Solarbuzz’s new European PV Markets Quarterly predicts that 2011’s fourth quarter will see a quarter-over-quarter rise of 22% in the EU PV market, but 2012 will still be a tough year to navigate. Solarbuzz noted that downstream companies would need to be able to manage a new pricing environment in the midst of flailing incentives and grid parity economics.
While quarter-over-quarter results are anticipated to be up 22%, year-over-year growth, per the report, is expected to drop 25% due to a combination of solar incentive cuts, feeble project financing and module price’s dropping so much that, according to Solarbuzz, companies will need to get rid of their inventories or be faced with substantial write-downs.
The report found that ground-mounted solar installations took over one-third of the EU market in the second half of 2011 despite falling 27%, while non-residential building-mounted installations will take a 55% share in 2011. Solarbuzz advised that European markets are feeling the effects of narrowing PV incentive policies, bank lending restrictions, policy changes and utility concerns due to electricity grid stability.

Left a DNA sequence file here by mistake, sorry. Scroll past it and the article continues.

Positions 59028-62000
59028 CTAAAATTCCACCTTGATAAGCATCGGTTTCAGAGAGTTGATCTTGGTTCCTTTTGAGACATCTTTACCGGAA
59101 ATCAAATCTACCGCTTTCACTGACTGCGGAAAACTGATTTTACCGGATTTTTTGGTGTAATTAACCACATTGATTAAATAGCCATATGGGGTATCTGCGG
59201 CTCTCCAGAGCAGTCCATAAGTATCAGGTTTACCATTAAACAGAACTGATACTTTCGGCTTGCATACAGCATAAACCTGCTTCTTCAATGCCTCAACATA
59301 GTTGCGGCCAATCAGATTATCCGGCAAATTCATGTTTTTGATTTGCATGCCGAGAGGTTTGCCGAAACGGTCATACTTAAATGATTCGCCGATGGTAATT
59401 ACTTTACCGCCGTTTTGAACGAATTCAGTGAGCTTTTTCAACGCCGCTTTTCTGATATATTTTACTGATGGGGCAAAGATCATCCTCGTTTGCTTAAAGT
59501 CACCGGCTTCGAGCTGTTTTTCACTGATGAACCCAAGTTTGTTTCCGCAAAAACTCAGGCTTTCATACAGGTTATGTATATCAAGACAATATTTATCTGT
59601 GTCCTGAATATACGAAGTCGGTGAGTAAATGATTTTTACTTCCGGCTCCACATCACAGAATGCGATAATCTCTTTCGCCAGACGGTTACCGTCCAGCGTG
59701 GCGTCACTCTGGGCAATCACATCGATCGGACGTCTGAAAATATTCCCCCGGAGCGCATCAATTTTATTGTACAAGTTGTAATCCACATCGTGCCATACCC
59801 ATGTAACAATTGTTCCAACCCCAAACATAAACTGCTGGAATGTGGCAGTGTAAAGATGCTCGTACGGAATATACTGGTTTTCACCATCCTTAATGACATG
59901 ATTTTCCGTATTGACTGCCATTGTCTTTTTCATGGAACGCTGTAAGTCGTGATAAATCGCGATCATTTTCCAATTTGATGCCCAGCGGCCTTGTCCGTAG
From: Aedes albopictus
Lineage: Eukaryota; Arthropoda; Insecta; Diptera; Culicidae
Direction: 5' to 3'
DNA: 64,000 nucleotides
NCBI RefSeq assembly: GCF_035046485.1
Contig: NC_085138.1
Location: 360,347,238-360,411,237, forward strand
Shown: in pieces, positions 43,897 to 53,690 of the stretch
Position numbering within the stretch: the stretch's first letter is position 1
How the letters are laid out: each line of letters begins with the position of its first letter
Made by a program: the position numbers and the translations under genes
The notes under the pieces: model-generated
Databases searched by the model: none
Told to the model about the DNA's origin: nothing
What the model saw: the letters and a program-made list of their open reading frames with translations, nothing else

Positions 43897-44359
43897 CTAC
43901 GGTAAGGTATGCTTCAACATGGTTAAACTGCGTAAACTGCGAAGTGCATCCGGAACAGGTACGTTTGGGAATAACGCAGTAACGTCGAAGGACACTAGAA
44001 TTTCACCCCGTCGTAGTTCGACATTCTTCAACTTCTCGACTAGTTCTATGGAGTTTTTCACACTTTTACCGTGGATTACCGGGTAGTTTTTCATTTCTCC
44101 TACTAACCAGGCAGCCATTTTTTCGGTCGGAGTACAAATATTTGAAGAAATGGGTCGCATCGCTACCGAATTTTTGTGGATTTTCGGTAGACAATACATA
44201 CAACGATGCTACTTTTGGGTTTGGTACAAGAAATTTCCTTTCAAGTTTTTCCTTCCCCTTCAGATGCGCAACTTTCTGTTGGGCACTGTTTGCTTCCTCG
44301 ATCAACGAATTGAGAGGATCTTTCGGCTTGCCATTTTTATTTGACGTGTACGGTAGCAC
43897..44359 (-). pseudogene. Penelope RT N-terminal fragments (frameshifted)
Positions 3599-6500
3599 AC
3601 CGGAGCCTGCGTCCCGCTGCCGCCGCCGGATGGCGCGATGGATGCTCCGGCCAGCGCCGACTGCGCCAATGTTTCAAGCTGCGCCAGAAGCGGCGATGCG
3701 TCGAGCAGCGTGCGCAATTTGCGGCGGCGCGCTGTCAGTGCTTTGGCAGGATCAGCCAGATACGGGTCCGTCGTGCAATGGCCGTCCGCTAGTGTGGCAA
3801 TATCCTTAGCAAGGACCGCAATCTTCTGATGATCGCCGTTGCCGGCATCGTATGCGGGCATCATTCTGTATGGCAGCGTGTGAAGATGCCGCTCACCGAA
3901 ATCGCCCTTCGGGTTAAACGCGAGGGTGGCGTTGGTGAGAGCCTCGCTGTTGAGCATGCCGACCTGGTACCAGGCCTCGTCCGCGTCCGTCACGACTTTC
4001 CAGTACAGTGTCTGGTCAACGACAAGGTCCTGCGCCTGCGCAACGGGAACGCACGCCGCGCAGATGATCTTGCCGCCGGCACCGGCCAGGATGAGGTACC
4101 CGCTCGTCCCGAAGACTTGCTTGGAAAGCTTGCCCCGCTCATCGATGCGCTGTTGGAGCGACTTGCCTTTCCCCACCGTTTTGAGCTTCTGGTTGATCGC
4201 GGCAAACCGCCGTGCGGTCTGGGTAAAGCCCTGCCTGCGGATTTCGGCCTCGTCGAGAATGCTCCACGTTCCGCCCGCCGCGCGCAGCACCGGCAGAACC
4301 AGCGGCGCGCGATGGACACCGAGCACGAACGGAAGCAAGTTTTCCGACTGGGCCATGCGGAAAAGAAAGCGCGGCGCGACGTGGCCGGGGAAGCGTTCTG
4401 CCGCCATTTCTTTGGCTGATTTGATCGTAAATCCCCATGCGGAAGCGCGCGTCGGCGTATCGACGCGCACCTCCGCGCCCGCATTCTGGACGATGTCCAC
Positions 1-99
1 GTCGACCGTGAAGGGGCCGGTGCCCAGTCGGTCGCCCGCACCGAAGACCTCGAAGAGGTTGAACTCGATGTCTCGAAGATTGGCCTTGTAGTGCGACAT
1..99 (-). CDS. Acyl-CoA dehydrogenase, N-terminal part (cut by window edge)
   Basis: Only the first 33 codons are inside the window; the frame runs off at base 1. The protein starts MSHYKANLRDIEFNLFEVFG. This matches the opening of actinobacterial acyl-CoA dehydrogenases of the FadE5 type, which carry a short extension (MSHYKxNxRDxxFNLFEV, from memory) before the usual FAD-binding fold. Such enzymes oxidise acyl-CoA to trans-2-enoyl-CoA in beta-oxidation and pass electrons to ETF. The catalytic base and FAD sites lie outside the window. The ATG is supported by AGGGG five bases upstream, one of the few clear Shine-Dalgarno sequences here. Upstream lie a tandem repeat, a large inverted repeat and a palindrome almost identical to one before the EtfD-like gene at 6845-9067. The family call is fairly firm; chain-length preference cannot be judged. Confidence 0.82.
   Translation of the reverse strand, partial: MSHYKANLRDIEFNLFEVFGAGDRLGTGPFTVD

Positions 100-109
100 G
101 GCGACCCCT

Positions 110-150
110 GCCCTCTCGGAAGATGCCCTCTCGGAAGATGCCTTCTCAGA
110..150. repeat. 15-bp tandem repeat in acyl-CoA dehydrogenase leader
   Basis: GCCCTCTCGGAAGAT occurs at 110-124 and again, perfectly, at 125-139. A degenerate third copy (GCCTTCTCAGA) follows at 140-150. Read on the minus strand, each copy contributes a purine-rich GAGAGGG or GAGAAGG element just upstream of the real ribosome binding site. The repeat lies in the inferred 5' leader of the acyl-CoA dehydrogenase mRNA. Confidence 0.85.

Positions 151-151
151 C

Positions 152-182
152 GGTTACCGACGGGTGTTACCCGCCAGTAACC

“Falling prices have compensated for major cuts in government solar incentives to leave PV investment returns still sufficiently attractive in almost all markets. However, the more important consequence of frequently changing incentive policies across Europe has been greater uncertainty and therefore higher risk for project financiers. This has come at the worst time for banks also suffering under macro-economic and currency crises,” noted Alan Turner, VP of Solarbuzz Europe.
Solarbuzz acknowledged that 2012’s first quarter, expected to be down 72% quarter-over-quarter, would see the ground-mounted sector hit the hardest and falling 81%. Residential lease is predicted to decrease by 41% while the German market as a whole is likely to plunge by 11% year-over-year. The report additionally concluded that installed system prices are calculated to wane by an average of 17% throughout 2012.
The EU report found that Austria, Belgium, Bulgaria, Greece, Romania, Spain, Ukraine and the UK are set to offer the most stable volumes or growth over the next one to five years in the smaller market segment.